Renewables gains no match for emissions, audit says

Smoke pours from industrial chimneys into sky (audit)

New research by The Australia Institute shows that while Australia is benefiting from its highest share of renewables in the energy market ever, our emissions reductions from electricity generation is still worse than in countries like the US, UK and Japan, and emissions from Australia’s other energy combustion activities are rising. 

Reductions in electricity emissions achieved through renewables are also being cancelled out thanks to the commissioning of new Liquified Natural Gas plants, estimated to have increased Australia’s annual emissions by around 15 Mt CO2-e.

The Australia Institute Climate & Energy Program has released their latest National Energy Emissions Audit, analysing the electricity sector over the previous months.

Related article: Solar boom, pandemic drive down Australia’s carbon emissions

Key findings include:

  • In the 12 months to July 2021 the total share of renewable generation in the National Electricity Market (NEM) was above 30 per cent for the first time ever (on an annual basis). On a month-by-month basis, it was above 30 per cent in every month from September 2020 to March 2021.
    • It is possible the share of wind and solar could be greater if operators were not curtailed on days of high output (ie. particularly sunny or windy days) either by the system operator (AEMO) or of their own choice.
  • Despite the rapid growth in wind and solar generation, Australia’s resulting reduction in emissions for electricity generation has been lower than reductions by USA, Japan, UK and the EU from 2011 to 2019.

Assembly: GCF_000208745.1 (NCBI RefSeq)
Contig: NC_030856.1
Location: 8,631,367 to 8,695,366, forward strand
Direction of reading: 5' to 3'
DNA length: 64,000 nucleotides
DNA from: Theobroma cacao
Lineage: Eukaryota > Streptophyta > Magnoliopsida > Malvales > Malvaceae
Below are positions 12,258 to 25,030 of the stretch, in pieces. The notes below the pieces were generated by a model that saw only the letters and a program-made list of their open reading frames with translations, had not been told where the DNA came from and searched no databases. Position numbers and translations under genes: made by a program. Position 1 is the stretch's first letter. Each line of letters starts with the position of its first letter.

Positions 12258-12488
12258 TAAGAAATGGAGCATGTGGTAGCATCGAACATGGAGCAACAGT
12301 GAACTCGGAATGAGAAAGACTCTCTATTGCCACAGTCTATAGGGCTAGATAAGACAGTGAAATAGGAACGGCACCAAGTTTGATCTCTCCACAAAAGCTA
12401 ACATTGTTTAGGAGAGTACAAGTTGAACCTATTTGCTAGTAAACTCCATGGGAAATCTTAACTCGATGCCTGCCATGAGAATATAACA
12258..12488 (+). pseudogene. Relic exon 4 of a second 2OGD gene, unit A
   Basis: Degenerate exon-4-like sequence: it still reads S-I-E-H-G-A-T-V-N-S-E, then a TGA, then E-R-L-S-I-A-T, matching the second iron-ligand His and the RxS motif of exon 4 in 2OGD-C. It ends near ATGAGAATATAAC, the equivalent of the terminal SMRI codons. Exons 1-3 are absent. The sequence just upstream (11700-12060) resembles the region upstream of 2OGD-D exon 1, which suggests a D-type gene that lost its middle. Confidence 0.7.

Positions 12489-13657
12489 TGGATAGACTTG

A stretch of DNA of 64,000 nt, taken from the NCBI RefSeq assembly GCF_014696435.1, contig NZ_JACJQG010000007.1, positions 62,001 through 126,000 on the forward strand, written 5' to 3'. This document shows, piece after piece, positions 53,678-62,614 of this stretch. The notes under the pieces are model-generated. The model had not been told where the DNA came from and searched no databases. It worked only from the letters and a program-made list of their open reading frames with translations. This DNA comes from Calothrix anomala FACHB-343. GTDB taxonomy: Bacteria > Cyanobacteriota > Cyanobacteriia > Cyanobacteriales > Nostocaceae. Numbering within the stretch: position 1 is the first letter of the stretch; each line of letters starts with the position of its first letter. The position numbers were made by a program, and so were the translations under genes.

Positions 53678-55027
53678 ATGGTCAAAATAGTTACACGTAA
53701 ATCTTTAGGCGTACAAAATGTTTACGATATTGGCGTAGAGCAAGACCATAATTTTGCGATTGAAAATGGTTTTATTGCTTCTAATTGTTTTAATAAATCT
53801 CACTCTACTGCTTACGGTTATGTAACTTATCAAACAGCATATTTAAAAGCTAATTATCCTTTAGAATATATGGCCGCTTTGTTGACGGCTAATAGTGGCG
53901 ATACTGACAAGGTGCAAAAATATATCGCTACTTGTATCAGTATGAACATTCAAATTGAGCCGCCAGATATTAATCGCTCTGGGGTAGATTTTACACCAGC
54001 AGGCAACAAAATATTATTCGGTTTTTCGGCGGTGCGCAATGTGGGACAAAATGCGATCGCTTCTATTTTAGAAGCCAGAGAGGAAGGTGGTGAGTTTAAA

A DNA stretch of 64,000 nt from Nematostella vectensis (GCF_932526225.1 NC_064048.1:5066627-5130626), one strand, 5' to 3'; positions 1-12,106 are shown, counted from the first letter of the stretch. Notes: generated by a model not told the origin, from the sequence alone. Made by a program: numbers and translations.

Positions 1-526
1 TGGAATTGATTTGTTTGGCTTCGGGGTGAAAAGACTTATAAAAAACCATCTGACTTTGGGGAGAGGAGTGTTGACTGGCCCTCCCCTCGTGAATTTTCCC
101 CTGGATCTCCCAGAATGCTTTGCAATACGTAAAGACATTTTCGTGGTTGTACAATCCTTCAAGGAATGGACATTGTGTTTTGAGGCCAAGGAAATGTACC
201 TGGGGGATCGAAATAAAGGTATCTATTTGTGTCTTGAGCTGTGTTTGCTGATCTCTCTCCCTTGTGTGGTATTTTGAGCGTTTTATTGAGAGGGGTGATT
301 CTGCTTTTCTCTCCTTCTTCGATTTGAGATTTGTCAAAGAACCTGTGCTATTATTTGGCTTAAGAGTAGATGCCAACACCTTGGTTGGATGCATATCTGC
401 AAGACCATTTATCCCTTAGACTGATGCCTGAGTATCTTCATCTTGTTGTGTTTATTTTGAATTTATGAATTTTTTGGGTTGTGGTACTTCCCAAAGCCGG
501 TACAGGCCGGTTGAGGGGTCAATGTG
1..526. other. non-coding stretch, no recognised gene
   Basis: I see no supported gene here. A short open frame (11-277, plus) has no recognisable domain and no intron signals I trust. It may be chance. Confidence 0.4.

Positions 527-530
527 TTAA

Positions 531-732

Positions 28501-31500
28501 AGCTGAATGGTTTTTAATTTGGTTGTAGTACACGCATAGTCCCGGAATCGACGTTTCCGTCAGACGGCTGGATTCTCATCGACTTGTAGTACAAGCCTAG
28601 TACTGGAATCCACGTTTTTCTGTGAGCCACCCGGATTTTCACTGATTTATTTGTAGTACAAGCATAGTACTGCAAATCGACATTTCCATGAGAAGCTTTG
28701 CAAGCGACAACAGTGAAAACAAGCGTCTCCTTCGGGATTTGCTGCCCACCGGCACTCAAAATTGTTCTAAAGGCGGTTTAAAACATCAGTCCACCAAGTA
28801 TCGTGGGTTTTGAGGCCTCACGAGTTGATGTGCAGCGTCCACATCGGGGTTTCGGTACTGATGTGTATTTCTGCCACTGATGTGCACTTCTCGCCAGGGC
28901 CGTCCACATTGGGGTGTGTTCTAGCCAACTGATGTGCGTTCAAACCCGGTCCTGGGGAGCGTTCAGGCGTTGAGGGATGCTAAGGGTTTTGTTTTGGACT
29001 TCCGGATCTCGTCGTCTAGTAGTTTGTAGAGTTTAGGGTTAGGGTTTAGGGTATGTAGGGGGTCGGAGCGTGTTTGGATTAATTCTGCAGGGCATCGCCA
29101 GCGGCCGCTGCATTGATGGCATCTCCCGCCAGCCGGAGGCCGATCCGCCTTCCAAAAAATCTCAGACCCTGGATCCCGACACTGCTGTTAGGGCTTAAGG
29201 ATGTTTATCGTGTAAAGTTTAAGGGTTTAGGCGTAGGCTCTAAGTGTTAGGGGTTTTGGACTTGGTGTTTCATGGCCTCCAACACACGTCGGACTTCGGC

• For all other energy combustions emissions Australia and the United States have significantly increased their emissions while Japan, the EU and the UK have all achieved emission reductions.
  • Emissions reductions in electricity have been partially lost by the commissioning of no less than seven new Liquified Natural Gas plants in Australia (between 2016 and 2018) estimated to have increased Australia’s annual emissions by up to about 15 Mt CO2-e.
  • While road transport fuel consumption has dropped during the pandemic, it is already creeping back up and there is no clear evidence of a significant change in consumption of either electricity or gas in any month since the start of the pandemic. 

“It’s concerning that the electricity sector, Australia’s highest emitting sector in our economy, is not transitioning to clean energy at the same pace as US, UK, Japan and the EU. This is unforgivable when you consider the land area and solar resources we have compared to these countries,” audit author Dr Hugh Saddler said.  

“The latest IPCCC report makes clear that there is an urgent need for countries like Australia to significantly reduce their emissions this decade. It is hard to see how this can possibly include expanding gas production, consumption and exports which are undoing much of the progress we are making thanks to renewables.”

Related article: UN urges Australia to speed up transition from coal

“The drop in transport emissions is no cause for celebration as it will be short-lived given there are no national climate and transport policies. It’s only a matter of time until the pollution from our cars, trucks and planes will overtake emissions from electricity, currently the highest emitting sector, said Richie Merzian, climate and energy program director at The Australia Institute.

“Ahead of the UN Climate Conference in November, the Australian government will come under pressure to take greater climate action. There is no shortage of opportunities in the energy sector including advancing the retirement of gas and coal power stations, setting targets for electric vehicles, setting CO2 emission standards for vehicles and incentivising home batteries and electric appliances.”

The Australia Institute’s National Energy Emissions Audit, authored by Dr Hugh Saddler, can be found here.